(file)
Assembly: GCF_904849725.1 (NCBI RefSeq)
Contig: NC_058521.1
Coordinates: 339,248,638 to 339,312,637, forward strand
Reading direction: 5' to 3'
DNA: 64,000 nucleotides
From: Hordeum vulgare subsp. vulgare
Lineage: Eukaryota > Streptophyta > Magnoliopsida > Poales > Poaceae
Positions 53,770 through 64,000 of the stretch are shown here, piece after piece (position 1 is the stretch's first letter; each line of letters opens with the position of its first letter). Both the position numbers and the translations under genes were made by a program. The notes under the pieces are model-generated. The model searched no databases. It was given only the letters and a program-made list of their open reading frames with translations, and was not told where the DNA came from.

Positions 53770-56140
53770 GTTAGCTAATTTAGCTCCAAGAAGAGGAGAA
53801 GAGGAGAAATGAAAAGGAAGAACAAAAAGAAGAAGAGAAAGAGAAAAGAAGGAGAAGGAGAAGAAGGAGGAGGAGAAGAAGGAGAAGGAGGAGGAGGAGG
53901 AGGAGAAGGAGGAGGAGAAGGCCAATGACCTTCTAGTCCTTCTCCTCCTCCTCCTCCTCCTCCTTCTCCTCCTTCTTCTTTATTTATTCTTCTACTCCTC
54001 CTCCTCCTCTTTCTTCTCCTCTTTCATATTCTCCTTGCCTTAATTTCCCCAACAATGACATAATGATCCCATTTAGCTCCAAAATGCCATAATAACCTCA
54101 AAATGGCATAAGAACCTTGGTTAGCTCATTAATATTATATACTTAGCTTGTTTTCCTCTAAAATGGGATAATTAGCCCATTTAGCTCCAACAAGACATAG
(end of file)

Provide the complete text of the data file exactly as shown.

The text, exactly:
Assembly: GCF_904849725.1 (NCBI RefSeq)
Contig: NC_058521.1
Coordinates: 339,248,638 to 339,312,637, forward strand
Reading direction: 5' to 3'
DNA: 64,000 nucleotides
From: Hordeum vulgare subsp. vulgare
Lineage: Eukaryota > Streptophyta > Magnoliopsida > Poales > Poaceae
Positions 53,770 through 64,000 of the stretch are shown here, piece after piece (position 1 is the stretch's first letter; each line of letters opens with the position of its first letter). Both the position numbers and the translations under genes were made by a program. The notes under the pieces are model-generated. The model searched no databases. It was given only the letters and a program-made list of their open reading frames with translations, and was not told where the DNA came from.

Positions 53770-56140
53770 GTTAGCTAATTTAGCTCCAAGAAGAGGAGAA
53801 GAGGAGAAATGAAAAGGAAGAACAAAAAGAAGAAGAGAAAGAGAAAAGAAGGAGAAGGAGAAGAAGGAGGAGGAGAAGAAGGAGAAGGAGGAGGAGGAGG
53901 AGGAGAAGGAGGAGGAGAAGGCCAATGACCTTCTAGTCCTTCTCCTCCTCCTCCTCCTCCTCCTTCTCCTCCTTCTTCTTTATTTATTCTTCTACTCCTC
54001 CTCCTCCTCTTTCTTCTCCTCTTTCATATTCTCCTTGCCTTAATTTCCCCAACAATGACATAATGATCCCATTTAGCTCCAAAATGCCATAATAACCTCA
54101 AAATGGCATAAGAACCTTGGTTAGCTCATTAATATTATATACTTAGCTTGTTTTCCTCTAAAATGGGATAATTAGCCCATTTAGCTCCAACAAGACATAG